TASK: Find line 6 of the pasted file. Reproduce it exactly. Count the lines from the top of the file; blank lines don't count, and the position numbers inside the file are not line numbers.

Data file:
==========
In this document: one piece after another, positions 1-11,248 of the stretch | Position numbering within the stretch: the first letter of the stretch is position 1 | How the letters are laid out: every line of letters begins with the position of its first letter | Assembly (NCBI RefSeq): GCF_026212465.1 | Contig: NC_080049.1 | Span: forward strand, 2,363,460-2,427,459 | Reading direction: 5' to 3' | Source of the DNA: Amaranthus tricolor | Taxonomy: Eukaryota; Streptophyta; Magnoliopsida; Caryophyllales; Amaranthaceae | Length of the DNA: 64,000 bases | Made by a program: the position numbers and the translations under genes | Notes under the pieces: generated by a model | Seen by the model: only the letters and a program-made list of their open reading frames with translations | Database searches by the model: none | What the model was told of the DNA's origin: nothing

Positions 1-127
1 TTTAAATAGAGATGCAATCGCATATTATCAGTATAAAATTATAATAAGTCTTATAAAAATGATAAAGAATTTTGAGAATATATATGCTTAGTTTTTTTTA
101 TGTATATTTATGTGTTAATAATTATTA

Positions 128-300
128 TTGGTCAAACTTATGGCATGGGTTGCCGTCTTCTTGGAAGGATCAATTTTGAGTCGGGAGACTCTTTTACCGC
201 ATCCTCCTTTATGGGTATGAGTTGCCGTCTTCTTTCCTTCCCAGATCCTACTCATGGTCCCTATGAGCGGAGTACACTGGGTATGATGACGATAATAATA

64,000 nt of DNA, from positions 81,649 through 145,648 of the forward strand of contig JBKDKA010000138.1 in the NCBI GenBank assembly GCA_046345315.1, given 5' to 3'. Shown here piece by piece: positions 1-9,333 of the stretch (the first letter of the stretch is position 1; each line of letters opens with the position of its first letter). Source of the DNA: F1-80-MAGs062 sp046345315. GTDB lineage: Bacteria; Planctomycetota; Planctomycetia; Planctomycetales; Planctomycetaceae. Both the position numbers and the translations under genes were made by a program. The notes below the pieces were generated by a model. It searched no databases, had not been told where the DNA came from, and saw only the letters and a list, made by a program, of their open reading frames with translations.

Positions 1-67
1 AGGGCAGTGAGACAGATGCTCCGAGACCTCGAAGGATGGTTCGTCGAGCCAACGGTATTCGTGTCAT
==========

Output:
128 TTGGTCAAACTTATGGCATGGGTTGCCGTCTTCTTGGAAGGATCAATTTTGAGTCGGGAGACTCTTTTACCGC